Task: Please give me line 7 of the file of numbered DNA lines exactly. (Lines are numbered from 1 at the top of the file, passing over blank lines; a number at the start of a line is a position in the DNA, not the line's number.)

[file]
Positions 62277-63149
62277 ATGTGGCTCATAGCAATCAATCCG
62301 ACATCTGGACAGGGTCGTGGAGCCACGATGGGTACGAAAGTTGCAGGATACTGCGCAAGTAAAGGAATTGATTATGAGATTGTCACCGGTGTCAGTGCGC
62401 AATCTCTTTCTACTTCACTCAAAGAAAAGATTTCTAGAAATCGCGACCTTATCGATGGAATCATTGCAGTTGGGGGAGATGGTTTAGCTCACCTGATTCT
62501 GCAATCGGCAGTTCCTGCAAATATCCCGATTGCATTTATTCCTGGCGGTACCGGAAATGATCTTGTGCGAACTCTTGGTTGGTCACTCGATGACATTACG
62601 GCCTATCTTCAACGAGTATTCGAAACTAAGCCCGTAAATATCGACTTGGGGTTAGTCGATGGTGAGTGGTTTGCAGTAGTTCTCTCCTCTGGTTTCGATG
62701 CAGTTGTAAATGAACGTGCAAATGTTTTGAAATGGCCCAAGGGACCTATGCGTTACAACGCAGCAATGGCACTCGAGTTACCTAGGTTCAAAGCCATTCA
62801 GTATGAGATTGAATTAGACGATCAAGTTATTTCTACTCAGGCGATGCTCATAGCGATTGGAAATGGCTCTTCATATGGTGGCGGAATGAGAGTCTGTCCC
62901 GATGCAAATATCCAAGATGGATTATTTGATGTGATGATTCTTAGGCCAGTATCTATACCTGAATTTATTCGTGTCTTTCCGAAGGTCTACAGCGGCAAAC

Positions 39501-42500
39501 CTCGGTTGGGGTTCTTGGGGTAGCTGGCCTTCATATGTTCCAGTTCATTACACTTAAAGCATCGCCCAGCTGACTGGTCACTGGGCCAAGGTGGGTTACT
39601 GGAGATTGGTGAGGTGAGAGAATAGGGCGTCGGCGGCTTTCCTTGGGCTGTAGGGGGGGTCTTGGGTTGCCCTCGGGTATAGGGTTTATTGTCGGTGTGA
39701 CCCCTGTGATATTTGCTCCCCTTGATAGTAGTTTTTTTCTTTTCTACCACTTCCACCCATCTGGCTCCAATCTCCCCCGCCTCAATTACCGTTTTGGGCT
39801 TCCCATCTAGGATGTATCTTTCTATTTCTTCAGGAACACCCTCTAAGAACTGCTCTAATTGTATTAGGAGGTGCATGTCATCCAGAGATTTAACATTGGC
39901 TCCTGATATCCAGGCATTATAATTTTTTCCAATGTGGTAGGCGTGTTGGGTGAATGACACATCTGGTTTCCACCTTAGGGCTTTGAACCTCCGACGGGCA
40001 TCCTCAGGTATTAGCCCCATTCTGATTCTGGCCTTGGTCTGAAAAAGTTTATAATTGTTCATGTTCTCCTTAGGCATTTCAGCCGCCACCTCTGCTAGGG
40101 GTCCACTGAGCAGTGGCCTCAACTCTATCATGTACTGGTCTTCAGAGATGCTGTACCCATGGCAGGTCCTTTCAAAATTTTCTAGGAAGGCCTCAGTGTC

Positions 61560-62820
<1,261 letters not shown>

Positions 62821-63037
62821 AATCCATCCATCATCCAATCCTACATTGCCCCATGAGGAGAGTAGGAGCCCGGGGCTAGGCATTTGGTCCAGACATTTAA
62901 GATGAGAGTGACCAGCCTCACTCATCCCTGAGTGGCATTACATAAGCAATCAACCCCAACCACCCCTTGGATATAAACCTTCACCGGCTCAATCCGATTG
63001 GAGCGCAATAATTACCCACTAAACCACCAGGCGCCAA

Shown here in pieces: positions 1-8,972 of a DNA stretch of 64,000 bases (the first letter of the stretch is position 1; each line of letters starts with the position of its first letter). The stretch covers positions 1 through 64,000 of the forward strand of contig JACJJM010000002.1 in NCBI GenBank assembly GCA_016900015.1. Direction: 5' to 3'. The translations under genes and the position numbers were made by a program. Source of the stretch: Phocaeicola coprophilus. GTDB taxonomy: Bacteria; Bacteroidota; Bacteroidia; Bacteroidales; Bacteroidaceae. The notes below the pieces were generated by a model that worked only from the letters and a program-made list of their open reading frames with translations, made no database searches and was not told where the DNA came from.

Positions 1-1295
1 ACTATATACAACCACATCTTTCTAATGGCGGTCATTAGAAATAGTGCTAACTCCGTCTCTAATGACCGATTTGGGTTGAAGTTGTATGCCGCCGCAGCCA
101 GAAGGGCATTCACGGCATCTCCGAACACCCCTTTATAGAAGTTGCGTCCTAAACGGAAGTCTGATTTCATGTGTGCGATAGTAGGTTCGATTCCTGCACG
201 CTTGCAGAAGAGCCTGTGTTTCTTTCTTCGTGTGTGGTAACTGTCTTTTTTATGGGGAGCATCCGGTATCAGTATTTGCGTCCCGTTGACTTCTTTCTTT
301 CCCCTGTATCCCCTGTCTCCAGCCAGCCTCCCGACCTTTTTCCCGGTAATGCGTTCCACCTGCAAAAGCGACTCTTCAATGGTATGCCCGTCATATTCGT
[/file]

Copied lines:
62701 CAGTTGTAAATGAACGTGCAAATGTTTTGAAATGGCCCAAGGGACCTATGCGTTACAACGCAGCAATGGCACTCGAGTTACCTAGGTTCAAAGCCATTCA